Saturday, May 01, 2004

About Last Nightline

Like many, I have been increasingly, and more than mildly, frustrated with American journalism for years. However, I had hoped that ABC's production of The Fallen would be devoid of politics and journalistic pandering, and that the names and photos of the men and women who have thus far lost their lives in Bush's 'crusade' would have been presented without commercial interruption. I was disappointed on both counts. As with his poor performance as moderator of the Democratic primary debate in New Hampshire, Ted's 'closing thought' took away from his stated goal of elevating 'the fallen' "above the politics and the daily journalism".

Koppel's 'closing thought' on Nightline:
There is no easier applause line in American politics than to invoke the brave men and women fighting in our behalf. As for those who've died, they can be used with equal cynicism by the hawks and the doves.

You want to whip up support for the war? It goes something like this …We owe it to the men and women who have died in the cause of freedom that we complete their mission with honor. You oppose the war and want to pull the troops out? It's one variation or another of this theme … too many brave men and women have already died in a war that never should have been fought in the first place.

Our goal tonight was to elevate the fallen above the politics and the daily journalism. To let their names and faces remind us of what has always been true. When the American people fully understand the cause for which our troops are fighting and when they accept that it is essential to our national welfare and security … no burden is too heavy; no cost is too high.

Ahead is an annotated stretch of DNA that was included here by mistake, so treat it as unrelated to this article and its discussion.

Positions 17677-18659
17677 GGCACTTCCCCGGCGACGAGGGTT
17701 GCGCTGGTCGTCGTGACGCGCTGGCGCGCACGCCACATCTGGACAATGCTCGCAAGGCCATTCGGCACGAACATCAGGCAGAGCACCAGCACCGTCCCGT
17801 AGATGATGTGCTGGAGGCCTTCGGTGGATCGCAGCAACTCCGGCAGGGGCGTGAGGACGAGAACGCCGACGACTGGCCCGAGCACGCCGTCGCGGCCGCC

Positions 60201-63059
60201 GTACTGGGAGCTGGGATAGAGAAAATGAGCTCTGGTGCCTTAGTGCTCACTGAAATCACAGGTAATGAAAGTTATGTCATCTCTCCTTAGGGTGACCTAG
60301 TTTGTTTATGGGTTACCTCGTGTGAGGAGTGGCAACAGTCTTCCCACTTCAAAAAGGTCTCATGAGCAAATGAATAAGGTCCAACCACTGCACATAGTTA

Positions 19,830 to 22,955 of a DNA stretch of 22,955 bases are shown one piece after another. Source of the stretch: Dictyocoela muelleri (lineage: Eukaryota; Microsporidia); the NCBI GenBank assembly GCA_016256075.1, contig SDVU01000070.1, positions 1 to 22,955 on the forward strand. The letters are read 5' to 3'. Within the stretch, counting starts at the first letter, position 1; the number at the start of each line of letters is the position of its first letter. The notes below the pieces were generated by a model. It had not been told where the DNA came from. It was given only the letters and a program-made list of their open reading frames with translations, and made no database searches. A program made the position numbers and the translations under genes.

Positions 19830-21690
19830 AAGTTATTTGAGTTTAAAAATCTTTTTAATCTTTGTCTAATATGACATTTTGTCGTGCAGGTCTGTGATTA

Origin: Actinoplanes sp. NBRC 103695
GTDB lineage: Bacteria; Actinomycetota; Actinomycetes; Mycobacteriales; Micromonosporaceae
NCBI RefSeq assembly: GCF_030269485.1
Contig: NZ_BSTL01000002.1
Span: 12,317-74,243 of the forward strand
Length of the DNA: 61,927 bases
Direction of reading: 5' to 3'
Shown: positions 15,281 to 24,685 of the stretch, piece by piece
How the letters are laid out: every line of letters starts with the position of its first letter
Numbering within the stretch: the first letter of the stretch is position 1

It may well be that the war against terrorism, which is all too real, does require that our troops spend many more dangerous years in Iraq. At times, there is no alternative to war.

During World War II, more than 16 million Americans served in uniform and over 400,000 of those died. Most Americans believed then and believe now that the sacrifice was necessary.

The reading, tonight, of those 721 names was neither intended to provoke opposition to the war nor was it meant as an endorsement. Some of you doubt that. You are convinced that I am opposed to the war. I'm not. But that's beside the point. I am opposed to sustaining the illusion that war can be waged by the sacrifice of a few without burdening the rest of us in any way. I oppose the notion that to be at war is to forfeit the right to question, criticize or debate our leaders' policies - or for that matter, the policies of those who would like to become our leaders. Nightline will continue to do all of those things in the weeks and months to come, but not tonight. That is not what this broadcast was about.
Had Ted stopped after the seventh sentence (although I would argue the 2nd through 6th sentences would be best left out as well), I'd have only been disappointed that it had not been a commercial-free presentation. Ted, however, couldn't leave it there.

He had to speak of hawks and doves, had to intimate that when we fully understand the cause for this war; we'll accept the costs. He had to equate the invasion of Iraq with the war on terrorism and suggest there was no alternative but to go to war against Saddam. He had to compare the sacrifice, not to that of Vietnam but to that of World War II.

He thinks that many are convinced that he is opposed to this war. Perhaps for the wingnuts and dittoheads, not normally among his audience, that is true although, as he states, it's "beside the point".

We could argue about whether the sacrifice of war being borne by a few is or isn't an illusion (Do you think Bush and Cheney were burdened by Vietnam?). About whether Nightline has adequately questioned criticized or debated this administration's policies or whether we think they will do so in the weeks and months to come.

But if their goal last night was to "elevate the fallen above the politics and daily journalism", Ted should have read their names and kept his thoughts to himself.


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